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4 Essential Website Design Tips for Piano Teachers

Posted: July 26th, 2017 | Author: | Filed under: Articles, Design | Tags: , , , , , | No Comments »

The piano is one of the most versatile instruments in music, spanning several genres from classical to jazz and contemporary pop music. If you are a piano teacher, this diversity of styles should guarantee a steady flow of students, but without a good website, they simply won’t know who you are and how to get in touch. To help you establish a successful studio, we’ve put together four essential website design tips for piano teachers. Let’s begin our journey.

1. Embrace the Internet

The first step that many piano teachers need to take has less to do with domain names and javascript and more to do with their way of working. There was a time when piano teachers thrived through word of mouth referrals. You may still attract some students this way, but with increased competition and a highly mobile and selective generation of students (and their parents), one of the best ways to make yourself known is by using the internet.

The internet has also become an excellent medium for piano teachers who wish to further their education. Excellent programs like the online master of music in music education can be completed from any location thanks to the internet and Rutgers Online. You could even become a well-known authority on music just by publishing your views online or boost your reputation by posting videos of your performances, lessons, and masterclasses.

2. Get the Right Design – at an Affordable Budget

To harness the internet’s huge potential, you need the right website. You’ll want to use the services of a professional web designer, but don’t pay too much when you’re first starting out. With a budget of $500-$1,000, you should be able to get your website up and running with the right design and functionality to attract visitors and secure new students.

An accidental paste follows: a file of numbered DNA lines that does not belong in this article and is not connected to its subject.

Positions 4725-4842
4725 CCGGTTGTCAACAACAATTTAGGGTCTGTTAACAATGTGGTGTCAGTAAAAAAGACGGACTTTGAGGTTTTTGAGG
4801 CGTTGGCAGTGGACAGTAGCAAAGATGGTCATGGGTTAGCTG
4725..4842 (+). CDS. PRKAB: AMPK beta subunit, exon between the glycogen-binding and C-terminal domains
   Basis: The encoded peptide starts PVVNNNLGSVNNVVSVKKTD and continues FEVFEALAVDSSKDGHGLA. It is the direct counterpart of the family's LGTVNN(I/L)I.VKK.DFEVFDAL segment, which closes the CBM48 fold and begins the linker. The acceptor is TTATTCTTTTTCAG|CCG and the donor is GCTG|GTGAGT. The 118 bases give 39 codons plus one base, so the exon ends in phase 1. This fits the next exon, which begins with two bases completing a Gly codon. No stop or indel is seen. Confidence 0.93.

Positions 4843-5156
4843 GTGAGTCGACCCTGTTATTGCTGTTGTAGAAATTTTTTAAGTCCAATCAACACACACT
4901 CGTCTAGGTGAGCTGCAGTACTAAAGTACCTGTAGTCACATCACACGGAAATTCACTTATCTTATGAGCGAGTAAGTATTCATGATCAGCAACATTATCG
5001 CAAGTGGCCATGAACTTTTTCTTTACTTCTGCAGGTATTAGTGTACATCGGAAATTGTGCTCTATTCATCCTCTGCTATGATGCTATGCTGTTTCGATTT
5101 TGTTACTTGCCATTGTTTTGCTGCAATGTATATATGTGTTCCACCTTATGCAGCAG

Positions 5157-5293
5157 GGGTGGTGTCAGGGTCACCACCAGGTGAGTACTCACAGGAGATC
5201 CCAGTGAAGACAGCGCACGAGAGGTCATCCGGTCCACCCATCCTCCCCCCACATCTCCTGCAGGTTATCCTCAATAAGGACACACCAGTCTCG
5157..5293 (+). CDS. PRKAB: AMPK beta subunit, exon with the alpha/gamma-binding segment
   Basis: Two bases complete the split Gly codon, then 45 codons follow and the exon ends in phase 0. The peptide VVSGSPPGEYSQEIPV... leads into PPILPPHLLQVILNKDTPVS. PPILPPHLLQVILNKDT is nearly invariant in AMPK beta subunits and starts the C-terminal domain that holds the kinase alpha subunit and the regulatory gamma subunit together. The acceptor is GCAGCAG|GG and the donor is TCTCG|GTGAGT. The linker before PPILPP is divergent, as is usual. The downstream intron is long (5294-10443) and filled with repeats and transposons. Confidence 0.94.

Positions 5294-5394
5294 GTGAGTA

3. Don’t Promote Yourself – Sell the Experience You Offer

Today’s customer is wary of self-promoting teachers who fill their websites with information about their own achievements and fail to mention the true benefit of becoming a student: the enriching process of learning an instrument. While it’s important to mention your qualifications, awards, and achievements, it’s equally important to describe your teaching philosophy, the approach you take to students, and the things you do to develop students musically, spiritually and psychologically.

4. Answer Students’ Questions Before They Ask them

Students and parents searching for a new piano teacher usually have a few common questions in mind: has the teacher completed a college degree or online MMME Program? Do they take beginners? How much do they charge? Do they train students for enjoyment, prepare them for exams and competitions, or both?

What musical styles do they specialize in and can they teach across genres? Do they give lessons at their studio, at students’ homes, or via Skype? If your website answers these questions, you’re more likely to get queries from students who are a good fit for your studio.

Conclusion

With a well-designed, comprehensive website that introduces your skills, methodology and teaching philosophy to prospective students, you’ll be well on your way to building a successful piano teaching studio. The more time, patience, and effort you put into your website, the more successful you will be.


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